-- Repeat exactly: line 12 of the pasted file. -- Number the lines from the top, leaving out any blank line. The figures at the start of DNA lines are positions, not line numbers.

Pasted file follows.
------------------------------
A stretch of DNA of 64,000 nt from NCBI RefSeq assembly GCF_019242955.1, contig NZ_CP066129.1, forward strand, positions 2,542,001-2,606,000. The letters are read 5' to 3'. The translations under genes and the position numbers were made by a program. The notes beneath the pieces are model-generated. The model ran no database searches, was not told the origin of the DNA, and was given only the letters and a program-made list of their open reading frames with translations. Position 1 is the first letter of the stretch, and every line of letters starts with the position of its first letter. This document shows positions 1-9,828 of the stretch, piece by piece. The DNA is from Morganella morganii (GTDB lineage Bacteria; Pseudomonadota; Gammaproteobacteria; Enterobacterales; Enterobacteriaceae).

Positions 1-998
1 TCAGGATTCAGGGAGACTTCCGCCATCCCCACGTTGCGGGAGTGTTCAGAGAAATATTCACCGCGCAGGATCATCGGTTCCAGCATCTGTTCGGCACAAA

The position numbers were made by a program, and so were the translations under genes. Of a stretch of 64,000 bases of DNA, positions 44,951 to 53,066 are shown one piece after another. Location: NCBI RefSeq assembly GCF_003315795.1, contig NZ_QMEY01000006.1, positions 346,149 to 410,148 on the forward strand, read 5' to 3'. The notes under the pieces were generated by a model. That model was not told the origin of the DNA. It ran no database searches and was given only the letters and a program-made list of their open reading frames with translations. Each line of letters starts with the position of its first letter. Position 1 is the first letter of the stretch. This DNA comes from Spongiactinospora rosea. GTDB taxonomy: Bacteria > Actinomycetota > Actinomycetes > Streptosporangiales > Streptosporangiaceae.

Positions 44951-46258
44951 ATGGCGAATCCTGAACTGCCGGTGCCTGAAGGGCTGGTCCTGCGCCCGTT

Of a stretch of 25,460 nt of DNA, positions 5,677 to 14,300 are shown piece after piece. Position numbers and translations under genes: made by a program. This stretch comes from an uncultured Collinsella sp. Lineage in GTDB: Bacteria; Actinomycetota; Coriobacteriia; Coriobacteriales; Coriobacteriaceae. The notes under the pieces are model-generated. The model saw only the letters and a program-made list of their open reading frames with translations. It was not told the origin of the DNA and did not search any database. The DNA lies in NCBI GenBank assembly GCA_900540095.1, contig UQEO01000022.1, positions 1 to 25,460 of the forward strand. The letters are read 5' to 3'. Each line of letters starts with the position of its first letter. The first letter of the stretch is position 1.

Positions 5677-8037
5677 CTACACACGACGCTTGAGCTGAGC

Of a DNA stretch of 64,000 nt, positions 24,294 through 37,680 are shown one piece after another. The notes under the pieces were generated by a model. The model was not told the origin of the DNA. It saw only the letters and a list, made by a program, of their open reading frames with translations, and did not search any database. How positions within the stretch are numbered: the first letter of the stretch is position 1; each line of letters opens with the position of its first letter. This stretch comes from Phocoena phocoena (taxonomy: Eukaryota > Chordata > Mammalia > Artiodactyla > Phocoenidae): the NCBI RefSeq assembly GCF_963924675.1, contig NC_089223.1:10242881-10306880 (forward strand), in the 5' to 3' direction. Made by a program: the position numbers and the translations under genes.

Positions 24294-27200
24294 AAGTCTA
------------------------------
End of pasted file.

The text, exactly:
24294 AAGTCTA